• Gomendio has substantial expertise as a government counselor on evidence-based policy.
  • She attended the Fundación Querer’s IV Neuroscientific and Educational Conference.
  • “Students with disabilities need a different approach; this is equal opportunity”

More than 228,000 students in Spain have very diverse educational demands caused by a disability or by a significant disorder (intellectual, motor, sensory, etc.). As a result, depending on their unique characteristics, kids must be enrolled in either regular classrooms or special educational schools.

We must diversify for this type of learner in order to maximize their potential: “Equality of opportunity consists of diversifying and providing each student with the support, reinforcement, and type of learning that best fits their needs and aptitudes.” This is what Montserrat Gomendio Kindelán, former Secretary of State for Education, Vocational Training, and Universities between 2012 and 2015, and former Deputy Director of Education at the Organization for Economic Cooperation and Development (OECD), who has extensive experience advising national governments on evidence-based policies, believes.

She is currently a professor at the Spanish National Research Council (CSIC) and a visiting professor at University College London’s Institute of Education. Gomendio also attended the Fundación Querer’s IV Neuroscientific and Educational Conference, specifically one of its panels on the importance of scientific research in special education policies.

Question: You began your professional career in biology and scientific research before focusing on education. What prompted you to change your mind and pursue a career in education? 

Answer: My academic background led me to strive to understand the world using solid, objective evidence. I spent a lot of time doing research in evolutionary biology, which is not a close field, but I was interested in taking a new approach to education than what had been done before: trying to base educational practices on evidence. To determine what worked in similar situations and, as a result, which policies based on that data were most likely to have a good influence on our country. At the time, there was a widespread belief that there was little evidence that could guide educational decisions, and that they were more ideological in nature.

Q: Do you believe, based on your experience, that scientific evidence is increasingly being incorporated when formulating educational policies, particularly for children with special educational needs?

A: More and more people say that the policies they support are supported by evidence, but I disagree. Making evidence-based policies was still unusual about ten years ago. Nowadays, almost everyone claims that their policies are evidence-based before suggesting policies that they feel will be more effective. However, a little research reveals that this is not the case; they are based on highly questionable evidence, with inadequate data and analysis. Attempts are frequently tried to simulate policies that have worked in completely different contexts, and so adopting them here would have very detrimental consequences, as is the case with Finland and its inclusive approach.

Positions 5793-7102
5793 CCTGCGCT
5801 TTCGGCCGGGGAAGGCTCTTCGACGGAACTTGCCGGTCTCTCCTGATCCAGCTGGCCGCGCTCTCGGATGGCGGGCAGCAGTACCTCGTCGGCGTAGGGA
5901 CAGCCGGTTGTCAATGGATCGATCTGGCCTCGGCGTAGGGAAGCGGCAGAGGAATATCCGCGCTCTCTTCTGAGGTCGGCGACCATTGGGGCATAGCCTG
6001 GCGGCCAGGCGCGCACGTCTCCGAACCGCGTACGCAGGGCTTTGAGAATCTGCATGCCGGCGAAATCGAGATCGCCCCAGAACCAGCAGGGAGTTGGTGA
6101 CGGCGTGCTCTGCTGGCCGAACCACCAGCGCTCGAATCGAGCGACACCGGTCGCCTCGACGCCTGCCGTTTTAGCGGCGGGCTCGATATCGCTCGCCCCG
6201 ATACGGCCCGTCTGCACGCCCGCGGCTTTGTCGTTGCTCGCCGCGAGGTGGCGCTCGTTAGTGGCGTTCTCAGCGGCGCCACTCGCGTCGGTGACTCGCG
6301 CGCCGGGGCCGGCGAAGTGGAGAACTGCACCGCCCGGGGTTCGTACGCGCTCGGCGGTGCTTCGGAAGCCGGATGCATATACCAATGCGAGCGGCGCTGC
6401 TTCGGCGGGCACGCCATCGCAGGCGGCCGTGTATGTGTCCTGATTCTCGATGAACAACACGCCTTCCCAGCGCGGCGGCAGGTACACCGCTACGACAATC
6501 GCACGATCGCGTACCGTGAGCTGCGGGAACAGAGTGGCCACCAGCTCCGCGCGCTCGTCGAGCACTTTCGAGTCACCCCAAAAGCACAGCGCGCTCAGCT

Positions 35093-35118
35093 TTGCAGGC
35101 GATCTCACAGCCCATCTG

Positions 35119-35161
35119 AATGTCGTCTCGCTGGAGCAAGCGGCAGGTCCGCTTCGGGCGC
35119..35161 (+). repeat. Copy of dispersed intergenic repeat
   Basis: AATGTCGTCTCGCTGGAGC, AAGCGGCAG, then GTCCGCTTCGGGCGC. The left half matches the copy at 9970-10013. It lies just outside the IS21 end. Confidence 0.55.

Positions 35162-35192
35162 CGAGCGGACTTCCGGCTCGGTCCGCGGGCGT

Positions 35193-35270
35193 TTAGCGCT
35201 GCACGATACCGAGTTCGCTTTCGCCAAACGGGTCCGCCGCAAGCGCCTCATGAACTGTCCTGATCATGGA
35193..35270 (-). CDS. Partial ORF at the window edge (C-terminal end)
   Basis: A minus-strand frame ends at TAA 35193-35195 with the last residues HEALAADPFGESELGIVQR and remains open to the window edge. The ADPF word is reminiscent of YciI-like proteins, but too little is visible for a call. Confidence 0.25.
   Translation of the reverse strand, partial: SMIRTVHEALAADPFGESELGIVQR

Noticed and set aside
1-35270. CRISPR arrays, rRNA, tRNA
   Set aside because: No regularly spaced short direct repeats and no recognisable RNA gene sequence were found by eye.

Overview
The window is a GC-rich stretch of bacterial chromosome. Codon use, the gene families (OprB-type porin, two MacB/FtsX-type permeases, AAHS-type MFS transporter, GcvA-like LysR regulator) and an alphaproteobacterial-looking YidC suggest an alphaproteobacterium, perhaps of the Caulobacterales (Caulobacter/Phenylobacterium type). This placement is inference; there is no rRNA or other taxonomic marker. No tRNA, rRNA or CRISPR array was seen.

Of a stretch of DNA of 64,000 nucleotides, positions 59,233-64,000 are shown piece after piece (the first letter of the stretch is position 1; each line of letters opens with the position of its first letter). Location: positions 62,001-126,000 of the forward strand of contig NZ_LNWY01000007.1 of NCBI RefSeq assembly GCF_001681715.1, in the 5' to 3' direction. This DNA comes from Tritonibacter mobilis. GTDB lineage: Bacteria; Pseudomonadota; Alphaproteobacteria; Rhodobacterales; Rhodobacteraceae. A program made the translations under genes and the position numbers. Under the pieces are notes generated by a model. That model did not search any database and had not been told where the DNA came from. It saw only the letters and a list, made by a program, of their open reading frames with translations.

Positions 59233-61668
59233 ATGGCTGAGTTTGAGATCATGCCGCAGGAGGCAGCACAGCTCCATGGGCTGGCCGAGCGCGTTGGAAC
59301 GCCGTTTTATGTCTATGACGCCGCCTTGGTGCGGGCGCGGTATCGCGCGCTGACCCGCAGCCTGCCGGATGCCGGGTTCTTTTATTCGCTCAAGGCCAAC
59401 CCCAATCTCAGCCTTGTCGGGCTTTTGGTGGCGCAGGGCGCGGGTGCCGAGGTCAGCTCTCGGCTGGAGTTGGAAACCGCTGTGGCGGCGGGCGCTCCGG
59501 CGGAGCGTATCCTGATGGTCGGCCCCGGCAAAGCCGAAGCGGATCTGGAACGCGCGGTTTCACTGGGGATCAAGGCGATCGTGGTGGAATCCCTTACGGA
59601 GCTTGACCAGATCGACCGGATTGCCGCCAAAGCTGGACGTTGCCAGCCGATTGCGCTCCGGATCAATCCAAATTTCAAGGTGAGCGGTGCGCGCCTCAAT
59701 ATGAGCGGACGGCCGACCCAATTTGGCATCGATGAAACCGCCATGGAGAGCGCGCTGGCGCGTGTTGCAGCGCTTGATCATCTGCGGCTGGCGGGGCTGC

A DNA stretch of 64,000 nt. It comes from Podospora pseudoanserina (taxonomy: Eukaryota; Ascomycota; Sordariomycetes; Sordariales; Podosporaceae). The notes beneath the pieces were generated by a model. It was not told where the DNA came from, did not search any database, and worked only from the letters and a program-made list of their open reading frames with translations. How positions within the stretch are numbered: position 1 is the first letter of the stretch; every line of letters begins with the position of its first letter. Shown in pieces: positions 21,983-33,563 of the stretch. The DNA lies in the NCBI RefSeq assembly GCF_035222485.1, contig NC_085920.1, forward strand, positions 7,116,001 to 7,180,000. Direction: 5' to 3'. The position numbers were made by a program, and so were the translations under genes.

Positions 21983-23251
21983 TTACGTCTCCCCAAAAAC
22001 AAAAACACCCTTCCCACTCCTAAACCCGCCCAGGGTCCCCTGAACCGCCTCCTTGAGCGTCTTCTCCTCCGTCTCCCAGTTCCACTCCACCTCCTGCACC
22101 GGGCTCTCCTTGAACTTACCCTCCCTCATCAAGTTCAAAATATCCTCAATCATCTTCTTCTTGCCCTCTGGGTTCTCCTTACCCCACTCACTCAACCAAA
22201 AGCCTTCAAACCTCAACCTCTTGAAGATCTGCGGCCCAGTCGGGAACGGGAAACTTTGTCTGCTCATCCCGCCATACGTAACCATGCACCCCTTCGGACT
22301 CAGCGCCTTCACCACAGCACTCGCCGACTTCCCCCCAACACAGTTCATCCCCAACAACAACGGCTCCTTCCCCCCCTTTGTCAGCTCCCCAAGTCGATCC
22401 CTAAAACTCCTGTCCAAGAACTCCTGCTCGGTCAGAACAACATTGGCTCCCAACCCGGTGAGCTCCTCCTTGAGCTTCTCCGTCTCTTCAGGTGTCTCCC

«Finland’s setting is considerably different from ours, and the evidence that these policies have had a favorable impact is more than debatable.”

Q: What is the problem with Finland’s educational system? Is it a model to consider?

R: People assume that Finland is still a success today, and it was, but only at one point in time: in the year 2000, when PISA began, Finlandia had exceedingly high  reading scores. Furthermore, it was the first PISA cycle, with a very small and homogeneous set of countries participating. Finlandia’s results began to decline in 2000 and have not stopped since. We must also remember that Finland had a highly homogeneous and uniform population at the time, with families usually taking on the job of teaching children to read before they attended compulsory schooling. Finland’s context is considerably different from ours. Furthermore, there is little evidence that these policies have had a favorable impact.

Q: Why does this approach not work in Spain?

R: Spain’s society is far more diversified, with far more different students and an adult population with lower levels of knowledge and skills than Finland. Despite this, we have imitated these policies in Spain, and they have even been taken to extremes, although they have not been copied in Finland or any other Nordic country. Spain tries to implement these inclusive policies, which include having all students in the same classroom without making divisions based on level of performance, classes, or groups, with the understanding that this inclusivity is the only way to achieve equity, but these policies were implemented in Finland ten years ago, and even if they have been maintained, Finland has been declining.

“Data speak for themselves, so you just have to know how to distinguish between robust and solid evidence and something purely ideological.”

Q: So why do they apply them?